Miles from Home

China Commentary– Youthful Musings on the Environment, Culture & Development

A Reflection of Charges

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I used to play this game on my father’s “new” PC down in our basement in the ’80s, played it on one of the first computers out there, running DOS and floppy disks.  It was called “Depth Charge” or at least that was the concept.  It consisted of the brain-racking task of pressing spacebar to drop a battleship’s charges on submarines zipping left to right and back again on the screen below.  It was a mix of short green lines on a black screen, a funny bleeping noise, and a crunching explosion sound.  And I would just sit there and play it.  Spacebar.  Spacebar……. spacebar.

The more subs I obliterated, the more points I amassed.  The more points I amassed, the faster the targets blipped across my underwater sonar.  And, if I was really an ace, I would time my release in order to plunge my charge all the way to the bottom of the ocean, perilously eluding each horizontal line of traffic, and smash to smithereens a more formidable subaqueous vessel.  Spacebar… bonus points.

Now the real trick, if I recall, was not running out of depth charges.  For every sub I destroyed, my ammunition was restocked (+1).  But if I missed, or hit a mine a sub may have dropped… well, bad news captain.  Subs launched vertically ascending torpedoes, and as soon as you were out of charges, man, it was like those guys knew!  Incoming left… incoming right… damn, trapped… GAME OVER.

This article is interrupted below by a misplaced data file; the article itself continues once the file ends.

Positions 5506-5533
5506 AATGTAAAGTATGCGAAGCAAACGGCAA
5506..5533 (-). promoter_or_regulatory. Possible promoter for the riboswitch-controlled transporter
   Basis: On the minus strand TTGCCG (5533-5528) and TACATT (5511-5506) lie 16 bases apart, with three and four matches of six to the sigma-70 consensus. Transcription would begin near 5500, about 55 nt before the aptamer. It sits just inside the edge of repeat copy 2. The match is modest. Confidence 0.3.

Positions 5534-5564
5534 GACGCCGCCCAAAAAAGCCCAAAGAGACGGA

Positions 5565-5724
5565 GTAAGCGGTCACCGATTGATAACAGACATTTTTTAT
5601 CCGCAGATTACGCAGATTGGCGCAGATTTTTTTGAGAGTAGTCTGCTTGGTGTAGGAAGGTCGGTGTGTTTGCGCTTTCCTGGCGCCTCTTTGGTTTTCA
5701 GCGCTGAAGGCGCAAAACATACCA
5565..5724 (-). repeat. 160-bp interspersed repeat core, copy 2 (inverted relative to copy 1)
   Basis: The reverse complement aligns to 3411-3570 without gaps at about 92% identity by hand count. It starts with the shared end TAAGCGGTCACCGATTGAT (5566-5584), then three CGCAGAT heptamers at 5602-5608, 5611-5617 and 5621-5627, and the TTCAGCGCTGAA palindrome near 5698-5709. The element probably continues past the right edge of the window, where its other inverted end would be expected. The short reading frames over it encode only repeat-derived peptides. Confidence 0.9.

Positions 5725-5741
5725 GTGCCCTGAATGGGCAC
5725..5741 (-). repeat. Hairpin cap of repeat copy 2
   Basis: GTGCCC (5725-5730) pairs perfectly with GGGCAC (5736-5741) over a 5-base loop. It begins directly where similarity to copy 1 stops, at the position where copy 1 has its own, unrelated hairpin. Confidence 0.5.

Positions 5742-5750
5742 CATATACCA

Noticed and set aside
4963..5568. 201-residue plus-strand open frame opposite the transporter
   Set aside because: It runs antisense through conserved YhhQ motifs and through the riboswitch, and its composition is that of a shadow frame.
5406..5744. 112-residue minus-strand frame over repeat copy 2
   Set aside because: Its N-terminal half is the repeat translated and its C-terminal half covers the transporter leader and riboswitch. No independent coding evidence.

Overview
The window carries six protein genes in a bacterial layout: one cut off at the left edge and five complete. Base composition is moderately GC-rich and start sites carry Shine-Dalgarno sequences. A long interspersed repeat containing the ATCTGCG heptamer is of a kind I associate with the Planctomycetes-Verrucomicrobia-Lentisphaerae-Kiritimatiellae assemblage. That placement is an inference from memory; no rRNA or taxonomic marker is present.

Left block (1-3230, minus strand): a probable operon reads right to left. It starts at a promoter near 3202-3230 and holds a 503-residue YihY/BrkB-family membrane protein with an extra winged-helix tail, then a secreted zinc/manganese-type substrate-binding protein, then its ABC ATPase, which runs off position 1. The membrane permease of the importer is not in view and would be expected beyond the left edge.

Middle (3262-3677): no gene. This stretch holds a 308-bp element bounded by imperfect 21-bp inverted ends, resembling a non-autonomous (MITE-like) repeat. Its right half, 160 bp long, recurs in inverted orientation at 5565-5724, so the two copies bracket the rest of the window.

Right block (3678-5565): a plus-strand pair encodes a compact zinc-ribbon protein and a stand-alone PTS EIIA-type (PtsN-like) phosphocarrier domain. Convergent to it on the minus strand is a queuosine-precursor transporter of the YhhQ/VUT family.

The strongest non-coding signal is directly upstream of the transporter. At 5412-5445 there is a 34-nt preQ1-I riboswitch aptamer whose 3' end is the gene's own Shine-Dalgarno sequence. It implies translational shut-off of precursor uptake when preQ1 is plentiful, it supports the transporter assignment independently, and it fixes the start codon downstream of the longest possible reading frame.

Somewhere, in someone’s novel, not too long ago, I read that humans reach their intellectual apotheosis at age 24.  The author attributed this fact to Einstein just to hammer home the intellectual inadequacy of his audience.  My own incapacity to create meaningful change in this world is something I have not come to terms with, and most of that incomprehension falls within my own inability to balance the bullshit I espouse against my actions.

I was staring at my spacebar, the button creating order, delivering pause to thoughts, the largest tool at one’s disposal on a keyboard.  Maybe that channeled my memories of the game.  The implications of its measurement on the yardstick of my life, on turning 25, on our coming from DOS to the Iphone, on where I float now in this cosmic creation of empty black space… well, it seemed fitting.

The cliché says we are all our own islands.  But what if we are more a community of ships at sea?  Each ship is equipped for its own level of battle, and each carries a certain quantity of ammunition for life’s obstacles.  If that’s my ship floating up there, what are my aims?  In the beginning, an unskilled player must first learn to destroy the subs closest to his hull.  The deeper targets pass by unassailable.  And as that player advances he becomes more aware of the opportunities in the seas, becomes more aware of the futility of taking only what comes easy, begins to merit focus; he becomes cognizant of limitations of time and space, mines that set one back, and other levels attainable. 

That’s me floating in a sea of blank space.  And now I feel like I have been playing this game long enough to know how.  It’s not just about survival for me, I was lucky enough to be awarded a finely-crafted ship.  No, for me, it’s about achievement, feeling rewarded for my efforts.  Am I still one of those cretinous hacks taking out easy tasks close at hand?  Or do I have the skill and patience to take down one of those rare opportunities that seem so far from within my sights?


Written by Miles

March 7, 2008 at 3:08 pm

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